Let go of the past and go for the future. Go confidently in the direction of your dreams. Live the life you imagined.  - Henry David Thoreau

Today is the first step to changing my future to a dream I have imagined. It all starts with a drive north to Memphis, TN. I will be participating in a weekend clinic to get my certification as a USAT Level I Coach.

During the past seven years I have grown as an athlete, I have learned countless tips from fellow friends, family, and athletes. Over that time, I have developed a true love and passion for the sport of Triathlon.

My first race was Madeira Beach Triathlon in 2005, this race was also my first open water swim and my first 5K. From the moment I crossed the finish line, I was hooked. The next semester at FSU I signed up for a Triathlon P.E. elective and spent the Fall semester learning the rules of the sport, learning what it takes to train and how much dedication it takes to succeed.

From then on, it turned into a new challenge each season. From sprint races, to trying an Olympic, to getting up the nerve to doing a half iron (which was a big deal, I had never run 13.1 in my life before that day), next came a marathon, and then tackling the infamous Ironman.

I've learned so much from so many amazing people I've met along the way. Chuck Davis was the first person in Tallahassee to take me under his wing, show me the ropes, introduce me to many of my now dear friends. George Palmer and Bob Keller have been a true inspiration to watch and learn from, Mike Boll and the FL Ironman 2009 crew all played a part in bringing me to the finish line of my first Ironman. The list goes on and on with who has touched my life, influenced my love for the sport, and taught me what I know about the sport. Along with GWTC and all of the wonderful people apart of it, my family and Charlie Johnson deserve a BIG thanks too! I couldn't not have done all of this without the help and support from my family. My brother Mike got me into triathlons and I am in debt to him forever for that! Charlie has been my backbone, training partner, daily motivator, and support through what is only the beginning.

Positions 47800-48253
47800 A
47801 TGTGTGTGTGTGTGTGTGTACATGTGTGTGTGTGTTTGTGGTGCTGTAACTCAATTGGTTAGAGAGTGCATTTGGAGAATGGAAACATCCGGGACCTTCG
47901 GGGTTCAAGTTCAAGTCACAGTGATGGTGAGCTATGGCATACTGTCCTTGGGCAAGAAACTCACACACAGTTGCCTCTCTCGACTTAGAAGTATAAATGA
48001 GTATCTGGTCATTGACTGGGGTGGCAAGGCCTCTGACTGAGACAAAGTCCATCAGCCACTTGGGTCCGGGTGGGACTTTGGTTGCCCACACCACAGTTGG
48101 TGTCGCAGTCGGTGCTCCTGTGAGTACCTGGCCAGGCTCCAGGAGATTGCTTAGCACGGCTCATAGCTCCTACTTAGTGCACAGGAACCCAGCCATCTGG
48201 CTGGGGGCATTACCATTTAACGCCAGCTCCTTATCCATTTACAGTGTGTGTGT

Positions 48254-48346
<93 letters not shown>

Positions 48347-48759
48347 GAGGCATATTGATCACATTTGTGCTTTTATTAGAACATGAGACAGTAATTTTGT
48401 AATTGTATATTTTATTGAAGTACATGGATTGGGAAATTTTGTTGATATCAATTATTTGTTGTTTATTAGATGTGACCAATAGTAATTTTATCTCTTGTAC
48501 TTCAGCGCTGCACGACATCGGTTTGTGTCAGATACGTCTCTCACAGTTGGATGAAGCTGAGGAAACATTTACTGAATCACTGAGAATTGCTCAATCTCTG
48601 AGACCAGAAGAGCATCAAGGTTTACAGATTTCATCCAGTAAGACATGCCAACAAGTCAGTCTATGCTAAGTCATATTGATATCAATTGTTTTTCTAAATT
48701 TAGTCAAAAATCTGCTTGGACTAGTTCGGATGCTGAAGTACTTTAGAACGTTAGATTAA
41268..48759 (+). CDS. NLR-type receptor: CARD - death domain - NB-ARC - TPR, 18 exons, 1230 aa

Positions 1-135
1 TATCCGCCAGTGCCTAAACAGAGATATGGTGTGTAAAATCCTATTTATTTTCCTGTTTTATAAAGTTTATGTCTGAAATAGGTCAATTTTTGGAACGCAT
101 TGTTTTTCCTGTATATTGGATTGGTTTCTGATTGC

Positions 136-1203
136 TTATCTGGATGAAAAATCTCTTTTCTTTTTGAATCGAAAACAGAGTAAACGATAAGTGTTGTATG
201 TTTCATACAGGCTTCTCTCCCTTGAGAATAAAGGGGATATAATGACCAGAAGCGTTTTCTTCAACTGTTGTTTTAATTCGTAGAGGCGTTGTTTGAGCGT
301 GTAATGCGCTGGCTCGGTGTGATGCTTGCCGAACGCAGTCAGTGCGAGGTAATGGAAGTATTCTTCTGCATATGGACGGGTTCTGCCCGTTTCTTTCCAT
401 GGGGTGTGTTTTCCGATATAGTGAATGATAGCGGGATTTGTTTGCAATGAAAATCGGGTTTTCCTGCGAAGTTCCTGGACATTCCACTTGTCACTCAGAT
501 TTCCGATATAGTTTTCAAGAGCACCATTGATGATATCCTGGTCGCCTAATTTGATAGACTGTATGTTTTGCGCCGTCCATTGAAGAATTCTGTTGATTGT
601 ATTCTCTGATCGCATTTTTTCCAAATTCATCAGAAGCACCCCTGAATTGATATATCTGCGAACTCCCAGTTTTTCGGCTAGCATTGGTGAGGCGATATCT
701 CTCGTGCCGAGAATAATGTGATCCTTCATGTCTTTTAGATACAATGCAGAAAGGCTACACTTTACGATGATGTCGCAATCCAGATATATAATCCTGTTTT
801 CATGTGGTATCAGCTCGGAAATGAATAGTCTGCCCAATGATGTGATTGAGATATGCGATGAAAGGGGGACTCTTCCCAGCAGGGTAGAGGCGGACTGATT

I look forward to the challenges ahead.